When I heard a knock on our door at 5:30 in the morning, I was pretty confused. The UPS folks don’t usually come by until about, oh, 12 hours later than that. And while we do have one annoying neighbor, these days he saves his critiques of our lawn management for people who aren’t me.
I was awake and C-Man was not, so I pulled on my robe and went downstairs. I turned on the light. I saw a uniformed Austin police officer. That made me feel perfectly safe, so I opened the door.
The officer, and his partner who showed up soon thereafter, were not looking for us. (If they had been, I would have been even more confused. I do not have time for criminal behavior right now.) They were looking for a young man who got in a fight and now has a warrant out for his arrest. (Why he wasn’t arrested at the time is beyond me.) He gave our address as his home address. (Why they didn’t check his ID is beyond me.) I visited with the extremely polite officers for several minutes about who lived in the house, how long we had lived here, the rental history of the house before we bought it. I told them I had never seen the man on the arrest warrant. They thanked me for my time, apologized several times for waking me up, and departed.
I went back to bed.
There are so many issues wrapped up in that one encounter between a homeowner and two police officers. When I answered the door, they encountered a thin, pretty (?), white woman speaking well-organized English with an American accent. When I told them we owned the house, they probably made some assumptions about our financial situation. And even before they got to the house, they drove into a well-kept residential neighborhood that’s mostly occupied by white folks. There was almost nothing I could have added to make them more likely to treat me politely, except possibly a nightshirt with “I Love Jesus” cross-stitched on it.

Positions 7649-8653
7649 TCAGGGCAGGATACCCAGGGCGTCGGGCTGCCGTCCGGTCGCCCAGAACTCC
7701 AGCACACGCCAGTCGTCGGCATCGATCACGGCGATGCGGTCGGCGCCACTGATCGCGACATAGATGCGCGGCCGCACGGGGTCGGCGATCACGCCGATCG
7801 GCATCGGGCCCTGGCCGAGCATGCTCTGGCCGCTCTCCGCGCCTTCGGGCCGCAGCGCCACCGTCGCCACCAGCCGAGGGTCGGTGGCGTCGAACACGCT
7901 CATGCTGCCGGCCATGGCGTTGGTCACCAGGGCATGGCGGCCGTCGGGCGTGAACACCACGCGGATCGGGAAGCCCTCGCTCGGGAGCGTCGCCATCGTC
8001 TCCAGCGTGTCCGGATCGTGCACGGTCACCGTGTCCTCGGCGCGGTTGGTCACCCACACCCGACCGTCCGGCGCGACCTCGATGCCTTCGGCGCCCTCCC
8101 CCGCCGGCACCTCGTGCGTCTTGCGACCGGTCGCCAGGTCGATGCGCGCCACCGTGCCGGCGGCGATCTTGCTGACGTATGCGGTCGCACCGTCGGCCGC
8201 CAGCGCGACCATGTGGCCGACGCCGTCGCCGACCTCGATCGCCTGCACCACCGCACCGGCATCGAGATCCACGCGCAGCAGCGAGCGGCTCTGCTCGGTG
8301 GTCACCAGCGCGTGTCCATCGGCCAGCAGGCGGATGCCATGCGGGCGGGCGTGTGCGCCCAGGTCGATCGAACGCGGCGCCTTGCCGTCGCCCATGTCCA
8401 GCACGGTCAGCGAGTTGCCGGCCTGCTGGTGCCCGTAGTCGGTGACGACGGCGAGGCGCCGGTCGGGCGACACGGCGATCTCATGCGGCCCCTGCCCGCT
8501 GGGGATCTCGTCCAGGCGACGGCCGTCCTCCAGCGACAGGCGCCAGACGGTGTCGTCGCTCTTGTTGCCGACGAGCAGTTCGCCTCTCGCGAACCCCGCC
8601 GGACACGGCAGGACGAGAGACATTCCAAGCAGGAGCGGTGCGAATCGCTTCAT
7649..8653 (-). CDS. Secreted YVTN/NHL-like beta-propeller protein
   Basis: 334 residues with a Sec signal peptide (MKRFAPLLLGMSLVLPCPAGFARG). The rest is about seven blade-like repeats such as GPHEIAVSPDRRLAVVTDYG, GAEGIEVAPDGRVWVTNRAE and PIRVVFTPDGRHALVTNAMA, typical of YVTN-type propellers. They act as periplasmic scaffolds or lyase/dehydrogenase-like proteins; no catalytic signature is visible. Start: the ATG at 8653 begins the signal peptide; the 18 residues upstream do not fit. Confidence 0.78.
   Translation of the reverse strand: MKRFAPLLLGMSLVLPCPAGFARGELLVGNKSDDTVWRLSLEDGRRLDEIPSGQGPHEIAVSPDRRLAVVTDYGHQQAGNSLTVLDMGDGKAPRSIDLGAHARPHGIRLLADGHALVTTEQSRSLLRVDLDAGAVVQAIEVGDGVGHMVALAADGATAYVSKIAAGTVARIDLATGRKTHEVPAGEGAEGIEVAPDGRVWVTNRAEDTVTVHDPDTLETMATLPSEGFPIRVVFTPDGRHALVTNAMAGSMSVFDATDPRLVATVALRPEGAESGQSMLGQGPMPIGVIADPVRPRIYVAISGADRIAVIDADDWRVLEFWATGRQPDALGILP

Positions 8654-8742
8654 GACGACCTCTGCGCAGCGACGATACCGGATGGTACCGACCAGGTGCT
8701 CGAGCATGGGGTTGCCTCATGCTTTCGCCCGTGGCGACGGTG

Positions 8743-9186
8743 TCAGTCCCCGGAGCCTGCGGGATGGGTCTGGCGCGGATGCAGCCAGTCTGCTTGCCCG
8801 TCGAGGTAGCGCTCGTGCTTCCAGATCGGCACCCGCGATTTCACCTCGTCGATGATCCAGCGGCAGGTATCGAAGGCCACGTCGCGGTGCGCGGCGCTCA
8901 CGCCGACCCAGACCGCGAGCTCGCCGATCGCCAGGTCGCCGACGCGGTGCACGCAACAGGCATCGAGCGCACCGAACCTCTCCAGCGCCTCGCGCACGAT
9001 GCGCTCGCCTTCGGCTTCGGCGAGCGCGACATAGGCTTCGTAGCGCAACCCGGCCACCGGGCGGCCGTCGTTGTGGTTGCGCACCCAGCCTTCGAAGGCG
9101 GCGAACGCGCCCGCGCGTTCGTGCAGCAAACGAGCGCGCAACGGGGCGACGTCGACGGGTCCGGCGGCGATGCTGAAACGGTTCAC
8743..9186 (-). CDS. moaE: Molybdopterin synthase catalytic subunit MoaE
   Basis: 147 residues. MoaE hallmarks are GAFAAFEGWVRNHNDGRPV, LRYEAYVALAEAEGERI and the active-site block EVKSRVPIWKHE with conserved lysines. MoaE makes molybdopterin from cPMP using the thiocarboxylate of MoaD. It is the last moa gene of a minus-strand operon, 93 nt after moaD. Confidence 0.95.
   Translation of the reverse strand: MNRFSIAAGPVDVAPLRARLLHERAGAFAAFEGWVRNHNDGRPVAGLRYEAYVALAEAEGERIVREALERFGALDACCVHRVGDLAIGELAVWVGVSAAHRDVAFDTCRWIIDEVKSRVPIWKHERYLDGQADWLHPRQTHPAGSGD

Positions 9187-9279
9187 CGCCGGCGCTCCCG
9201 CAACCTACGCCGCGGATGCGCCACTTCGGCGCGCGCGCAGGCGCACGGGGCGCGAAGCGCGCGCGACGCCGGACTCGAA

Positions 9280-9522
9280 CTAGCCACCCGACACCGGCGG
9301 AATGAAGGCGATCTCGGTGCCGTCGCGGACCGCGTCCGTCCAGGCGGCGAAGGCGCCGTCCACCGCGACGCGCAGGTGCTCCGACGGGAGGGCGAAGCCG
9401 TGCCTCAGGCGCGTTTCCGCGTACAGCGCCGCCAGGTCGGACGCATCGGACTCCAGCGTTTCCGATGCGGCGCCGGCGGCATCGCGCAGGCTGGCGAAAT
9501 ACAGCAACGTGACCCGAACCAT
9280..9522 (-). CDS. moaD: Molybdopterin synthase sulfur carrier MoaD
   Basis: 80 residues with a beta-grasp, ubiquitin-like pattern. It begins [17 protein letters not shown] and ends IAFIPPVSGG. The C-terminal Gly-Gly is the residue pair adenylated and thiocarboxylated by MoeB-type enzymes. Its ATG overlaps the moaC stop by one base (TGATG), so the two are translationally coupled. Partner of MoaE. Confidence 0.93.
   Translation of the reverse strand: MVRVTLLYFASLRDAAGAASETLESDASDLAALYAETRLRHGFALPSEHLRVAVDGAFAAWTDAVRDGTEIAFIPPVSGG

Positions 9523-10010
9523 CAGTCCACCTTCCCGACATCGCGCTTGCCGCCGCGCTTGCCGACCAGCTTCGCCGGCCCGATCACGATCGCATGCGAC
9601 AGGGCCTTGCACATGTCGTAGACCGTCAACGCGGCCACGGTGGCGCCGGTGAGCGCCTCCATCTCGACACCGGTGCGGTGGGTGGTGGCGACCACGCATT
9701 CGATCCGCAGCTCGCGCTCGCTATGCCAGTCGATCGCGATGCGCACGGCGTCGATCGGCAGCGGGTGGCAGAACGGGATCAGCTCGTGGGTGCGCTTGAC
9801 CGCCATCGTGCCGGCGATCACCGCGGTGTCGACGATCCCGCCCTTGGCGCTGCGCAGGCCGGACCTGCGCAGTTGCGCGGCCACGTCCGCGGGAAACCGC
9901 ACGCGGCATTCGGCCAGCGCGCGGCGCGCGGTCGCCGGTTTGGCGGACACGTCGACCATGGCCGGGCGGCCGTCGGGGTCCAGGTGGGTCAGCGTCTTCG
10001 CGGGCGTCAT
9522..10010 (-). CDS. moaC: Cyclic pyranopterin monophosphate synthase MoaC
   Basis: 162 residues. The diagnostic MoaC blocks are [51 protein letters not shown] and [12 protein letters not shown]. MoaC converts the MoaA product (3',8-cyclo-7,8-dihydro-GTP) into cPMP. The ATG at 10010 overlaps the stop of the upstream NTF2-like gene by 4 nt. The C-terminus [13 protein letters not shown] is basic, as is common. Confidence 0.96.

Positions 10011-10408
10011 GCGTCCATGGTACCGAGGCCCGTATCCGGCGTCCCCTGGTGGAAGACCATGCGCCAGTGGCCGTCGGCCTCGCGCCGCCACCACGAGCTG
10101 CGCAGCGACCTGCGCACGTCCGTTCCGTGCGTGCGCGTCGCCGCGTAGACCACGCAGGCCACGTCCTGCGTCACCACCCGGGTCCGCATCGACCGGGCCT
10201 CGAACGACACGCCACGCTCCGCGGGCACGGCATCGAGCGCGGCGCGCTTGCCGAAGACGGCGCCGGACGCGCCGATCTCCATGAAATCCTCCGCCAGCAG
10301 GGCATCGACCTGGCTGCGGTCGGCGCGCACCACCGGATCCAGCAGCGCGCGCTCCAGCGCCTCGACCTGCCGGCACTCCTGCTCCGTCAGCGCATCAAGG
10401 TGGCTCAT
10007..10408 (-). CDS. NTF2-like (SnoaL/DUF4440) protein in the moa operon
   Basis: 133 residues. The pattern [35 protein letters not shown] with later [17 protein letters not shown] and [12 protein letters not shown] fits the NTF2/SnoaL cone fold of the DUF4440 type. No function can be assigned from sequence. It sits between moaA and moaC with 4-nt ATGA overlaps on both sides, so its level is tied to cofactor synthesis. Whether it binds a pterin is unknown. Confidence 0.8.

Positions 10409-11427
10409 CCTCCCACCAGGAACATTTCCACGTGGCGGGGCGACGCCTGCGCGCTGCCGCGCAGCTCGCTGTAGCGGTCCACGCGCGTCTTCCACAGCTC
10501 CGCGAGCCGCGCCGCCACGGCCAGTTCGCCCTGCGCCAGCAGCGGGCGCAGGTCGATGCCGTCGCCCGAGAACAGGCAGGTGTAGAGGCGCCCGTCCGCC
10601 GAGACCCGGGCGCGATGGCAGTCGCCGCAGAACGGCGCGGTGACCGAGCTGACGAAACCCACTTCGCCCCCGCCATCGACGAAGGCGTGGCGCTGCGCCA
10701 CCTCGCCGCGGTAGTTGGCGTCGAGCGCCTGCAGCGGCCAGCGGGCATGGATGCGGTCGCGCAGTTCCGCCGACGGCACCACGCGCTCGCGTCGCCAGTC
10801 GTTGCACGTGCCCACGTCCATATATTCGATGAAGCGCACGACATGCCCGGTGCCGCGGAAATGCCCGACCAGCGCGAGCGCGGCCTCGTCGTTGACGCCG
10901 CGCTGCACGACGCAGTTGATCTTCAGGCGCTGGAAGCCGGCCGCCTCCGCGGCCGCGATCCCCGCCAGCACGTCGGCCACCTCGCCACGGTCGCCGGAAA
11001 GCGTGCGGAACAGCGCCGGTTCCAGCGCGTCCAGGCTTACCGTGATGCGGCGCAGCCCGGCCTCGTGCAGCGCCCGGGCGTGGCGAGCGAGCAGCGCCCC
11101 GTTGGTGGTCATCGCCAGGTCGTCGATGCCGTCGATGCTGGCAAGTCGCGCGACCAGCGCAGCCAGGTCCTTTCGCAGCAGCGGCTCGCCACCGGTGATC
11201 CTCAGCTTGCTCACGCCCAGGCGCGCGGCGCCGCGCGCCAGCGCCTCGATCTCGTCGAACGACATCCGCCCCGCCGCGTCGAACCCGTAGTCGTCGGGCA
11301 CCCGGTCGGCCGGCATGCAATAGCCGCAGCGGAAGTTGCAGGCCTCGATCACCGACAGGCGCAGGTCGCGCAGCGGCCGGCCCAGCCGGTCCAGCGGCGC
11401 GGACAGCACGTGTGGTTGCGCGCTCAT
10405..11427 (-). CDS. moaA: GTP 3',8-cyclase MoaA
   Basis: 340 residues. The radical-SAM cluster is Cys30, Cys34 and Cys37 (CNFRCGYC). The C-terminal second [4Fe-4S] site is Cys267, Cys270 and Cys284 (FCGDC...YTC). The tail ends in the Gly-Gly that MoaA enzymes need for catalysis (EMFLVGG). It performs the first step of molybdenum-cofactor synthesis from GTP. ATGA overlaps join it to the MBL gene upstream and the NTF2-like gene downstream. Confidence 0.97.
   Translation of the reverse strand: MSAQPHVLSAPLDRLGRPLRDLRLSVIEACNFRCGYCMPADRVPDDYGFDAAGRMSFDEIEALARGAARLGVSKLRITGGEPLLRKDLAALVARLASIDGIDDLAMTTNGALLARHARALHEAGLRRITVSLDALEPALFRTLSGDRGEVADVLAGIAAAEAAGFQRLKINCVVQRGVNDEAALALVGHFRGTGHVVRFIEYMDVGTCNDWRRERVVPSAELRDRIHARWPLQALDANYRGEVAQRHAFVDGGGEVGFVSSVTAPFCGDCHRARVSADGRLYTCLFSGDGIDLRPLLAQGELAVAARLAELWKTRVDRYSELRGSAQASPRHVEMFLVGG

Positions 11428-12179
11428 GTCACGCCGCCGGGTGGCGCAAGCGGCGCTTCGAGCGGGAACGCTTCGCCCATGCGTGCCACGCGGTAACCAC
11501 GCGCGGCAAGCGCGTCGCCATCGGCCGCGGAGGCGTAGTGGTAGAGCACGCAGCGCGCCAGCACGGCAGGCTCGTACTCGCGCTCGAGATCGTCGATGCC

This is privilege, people. Race privilege, class privilege, the privilege that comes with having a body and mind that currently operate the way society thinks they should, the privilege that comes with passing for straight because I can use the term “husband” as long as I don’t mention my undying love for Mira Sorvino, and so on.
How many of my privilege categories could disappear before they would have insisted on searching the house and waking up my family? What if my previous encounters with police meant that I didn’t even feel safe opening the door? How many of the categories would go before the encounter was 100% likely to end with a police officer pulling out a gun?
Cops have to make risk assessments. It’s part of their job. But when my dad says that if you end up in jail you most likely did something wrong, that’s crap. How could cops not be just like the rest of us? Heads shoved full of racist and other garbage by the society we live in? Giving me the benefit of the doubt because I look right, act right, live in the right neighborhood. For all they know, I could have a meth lab in my kitchen. (Which I don’t. My mother in law’s steamed chard is plenty hazardous enough for me, thanks.)
If anything had gone awry that morning and I had ended up in jail, or shot dead, it would have hit the news. It would have been unusual and shocking. But because of my privilege, I didn’t have to think about that much when I opened the door. Having the police show up before sunrise was little more than a curiosity.
I’m pretty sure it’s not that way for most people.